Abstract impressionism

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Abstract Impressionism is a type of abstract painting (not to be confused with Abstract Expressionism, a similar but different movement) where small brushstrokes build and structure large paintings. Small brushstrokes exhibit control of large areas, expressing the artist's emotion and focus on inner energy, and sometimes contemplation, creating expressive, lyrical and thoughtful qualities in the paintings. The brushstrokes are similar to those of Impressionists such as Monet and Post-Impressionists such as van Gogh and Seurat, only tending toward Abstract Expressionism. While in the action painting style of Abstract Expressionism brushstrokes were often large and bold and paint was applied in a rapid outpouring of emotion and energy, the Abstract Impressionist's short and intense brushstrokes or non-traditional application of paints and textures is done slowly and with purpose, using the passage of time as an asset and a technique. Milton Resnick, Sam Francis, Richard Pousette-Dart, and Philip Guston were notable Abstract Impressionist painters during the 1950s. Canadian artist Jean-Paul Riopelle helped introduce Abstract Impressionism to Paris in the 1950s.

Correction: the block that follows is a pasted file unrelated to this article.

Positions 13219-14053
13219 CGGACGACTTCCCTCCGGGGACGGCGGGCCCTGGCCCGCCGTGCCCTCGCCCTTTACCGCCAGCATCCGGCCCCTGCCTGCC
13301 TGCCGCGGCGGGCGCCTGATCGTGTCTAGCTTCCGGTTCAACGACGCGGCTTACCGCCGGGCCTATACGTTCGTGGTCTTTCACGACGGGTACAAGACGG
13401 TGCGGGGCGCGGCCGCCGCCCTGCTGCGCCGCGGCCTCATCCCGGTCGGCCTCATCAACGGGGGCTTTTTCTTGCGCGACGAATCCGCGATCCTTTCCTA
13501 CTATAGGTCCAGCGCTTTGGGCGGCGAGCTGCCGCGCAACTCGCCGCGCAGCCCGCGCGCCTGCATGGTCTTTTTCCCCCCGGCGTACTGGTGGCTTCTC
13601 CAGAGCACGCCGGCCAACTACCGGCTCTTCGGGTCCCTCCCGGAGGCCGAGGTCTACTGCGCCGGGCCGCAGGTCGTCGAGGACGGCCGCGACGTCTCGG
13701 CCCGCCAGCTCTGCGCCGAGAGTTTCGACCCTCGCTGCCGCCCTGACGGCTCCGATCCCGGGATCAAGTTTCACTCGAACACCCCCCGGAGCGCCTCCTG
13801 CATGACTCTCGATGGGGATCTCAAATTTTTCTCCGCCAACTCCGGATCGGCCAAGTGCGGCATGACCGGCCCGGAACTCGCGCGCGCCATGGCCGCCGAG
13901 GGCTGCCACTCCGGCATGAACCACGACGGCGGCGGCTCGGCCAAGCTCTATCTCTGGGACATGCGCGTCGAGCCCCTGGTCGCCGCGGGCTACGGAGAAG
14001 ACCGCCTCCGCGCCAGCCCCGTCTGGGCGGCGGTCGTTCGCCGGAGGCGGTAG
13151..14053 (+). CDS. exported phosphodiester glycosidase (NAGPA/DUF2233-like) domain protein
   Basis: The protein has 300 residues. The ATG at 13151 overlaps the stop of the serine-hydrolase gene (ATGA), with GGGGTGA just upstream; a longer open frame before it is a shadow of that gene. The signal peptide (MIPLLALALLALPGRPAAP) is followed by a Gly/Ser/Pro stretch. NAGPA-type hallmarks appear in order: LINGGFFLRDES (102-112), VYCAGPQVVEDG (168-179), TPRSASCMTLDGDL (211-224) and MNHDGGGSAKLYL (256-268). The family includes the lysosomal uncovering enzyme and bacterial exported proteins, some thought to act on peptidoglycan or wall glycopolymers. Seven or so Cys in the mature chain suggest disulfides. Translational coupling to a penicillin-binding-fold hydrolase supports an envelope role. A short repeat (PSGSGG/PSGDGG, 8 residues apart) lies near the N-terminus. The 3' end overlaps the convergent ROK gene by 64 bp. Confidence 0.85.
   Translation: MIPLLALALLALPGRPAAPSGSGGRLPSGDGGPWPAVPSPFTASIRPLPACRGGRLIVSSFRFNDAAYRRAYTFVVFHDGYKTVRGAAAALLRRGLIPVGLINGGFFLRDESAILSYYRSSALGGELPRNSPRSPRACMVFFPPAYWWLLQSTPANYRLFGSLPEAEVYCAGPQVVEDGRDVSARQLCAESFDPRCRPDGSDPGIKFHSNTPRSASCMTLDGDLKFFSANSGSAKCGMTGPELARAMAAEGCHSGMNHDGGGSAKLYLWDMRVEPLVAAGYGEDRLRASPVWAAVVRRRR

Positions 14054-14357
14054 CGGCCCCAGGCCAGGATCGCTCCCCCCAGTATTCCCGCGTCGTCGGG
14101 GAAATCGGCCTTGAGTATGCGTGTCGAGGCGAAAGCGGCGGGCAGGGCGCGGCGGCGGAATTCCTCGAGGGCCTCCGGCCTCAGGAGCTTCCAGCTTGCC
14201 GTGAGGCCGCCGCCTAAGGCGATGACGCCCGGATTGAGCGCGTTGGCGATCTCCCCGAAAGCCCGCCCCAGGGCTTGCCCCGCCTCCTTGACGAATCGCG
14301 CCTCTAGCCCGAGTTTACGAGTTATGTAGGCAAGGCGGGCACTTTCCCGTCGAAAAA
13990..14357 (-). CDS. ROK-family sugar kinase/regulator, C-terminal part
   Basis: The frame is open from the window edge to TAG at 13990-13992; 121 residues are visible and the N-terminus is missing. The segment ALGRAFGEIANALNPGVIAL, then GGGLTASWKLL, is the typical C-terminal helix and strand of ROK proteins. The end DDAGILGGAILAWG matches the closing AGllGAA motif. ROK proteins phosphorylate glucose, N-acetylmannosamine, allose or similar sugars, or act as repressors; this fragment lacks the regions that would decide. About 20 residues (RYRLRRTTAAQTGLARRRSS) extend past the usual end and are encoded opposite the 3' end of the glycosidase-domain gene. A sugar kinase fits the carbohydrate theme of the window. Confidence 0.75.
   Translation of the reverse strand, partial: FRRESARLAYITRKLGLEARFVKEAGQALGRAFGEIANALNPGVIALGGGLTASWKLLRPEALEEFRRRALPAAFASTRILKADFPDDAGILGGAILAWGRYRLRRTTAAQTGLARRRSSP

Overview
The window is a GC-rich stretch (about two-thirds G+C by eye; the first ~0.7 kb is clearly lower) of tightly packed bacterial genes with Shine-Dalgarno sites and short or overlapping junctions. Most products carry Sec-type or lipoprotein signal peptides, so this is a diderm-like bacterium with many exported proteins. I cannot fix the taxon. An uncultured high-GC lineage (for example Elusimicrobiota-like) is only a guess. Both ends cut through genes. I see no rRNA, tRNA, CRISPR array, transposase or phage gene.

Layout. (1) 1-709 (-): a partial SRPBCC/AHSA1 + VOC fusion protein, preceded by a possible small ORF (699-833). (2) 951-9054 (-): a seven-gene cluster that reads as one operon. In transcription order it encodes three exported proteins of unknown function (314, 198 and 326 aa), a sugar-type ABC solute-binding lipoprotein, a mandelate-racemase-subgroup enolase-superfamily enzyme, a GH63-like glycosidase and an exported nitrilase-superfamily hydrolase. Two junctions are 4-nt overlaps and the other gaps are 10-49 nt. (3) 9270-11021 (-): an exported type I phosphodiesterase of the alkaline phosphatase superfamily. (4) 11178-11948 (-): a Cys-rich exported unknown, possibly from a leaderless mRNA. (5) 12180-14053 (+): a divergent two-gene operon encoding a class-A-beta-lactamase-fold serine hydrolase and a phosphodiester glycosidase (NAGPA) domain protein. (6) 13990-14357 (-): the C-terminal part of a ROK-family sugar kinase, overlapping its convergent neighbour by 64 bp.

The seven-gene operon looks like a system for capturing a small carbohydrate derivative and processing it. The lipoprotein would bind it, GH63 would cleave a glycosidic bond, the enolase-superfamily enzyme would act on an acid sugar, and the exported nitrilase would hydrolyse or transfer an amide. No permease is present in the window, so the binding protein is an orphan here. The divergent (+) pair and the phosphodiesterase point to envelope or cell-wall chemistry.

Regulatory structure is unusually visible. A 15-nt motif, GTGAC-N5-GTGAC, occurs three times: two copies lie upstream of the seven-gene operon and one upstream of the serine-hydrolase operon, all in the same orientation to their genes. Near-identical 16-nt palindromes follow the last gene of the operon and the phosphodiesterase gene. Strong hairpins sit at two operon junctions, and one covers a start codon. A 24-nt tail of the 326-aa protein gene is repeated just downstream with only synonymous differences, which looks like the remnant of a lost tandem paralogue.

Elaine de Kooning coined the term "Abstract Impressionism" and it was soon used by critic Louis Finkelstein in an attempt to distinguish for Philip Guston the difference between the two forms. The primary difference is in approach. The similarity between the two forms, however, is in the final outcome – what is acceptable as a finished piece.

Lawrence Alloway curated an exhibition of the same name in 1958 and included, among others, Bernard Cohen, Harold Cohen, Sam Francis, Patrick Heron, Nicolas de Staël. A contemporary heir to the Abstract Impressionist form is William Duvall, whose Eco-Abstract paintings are done outdoors.

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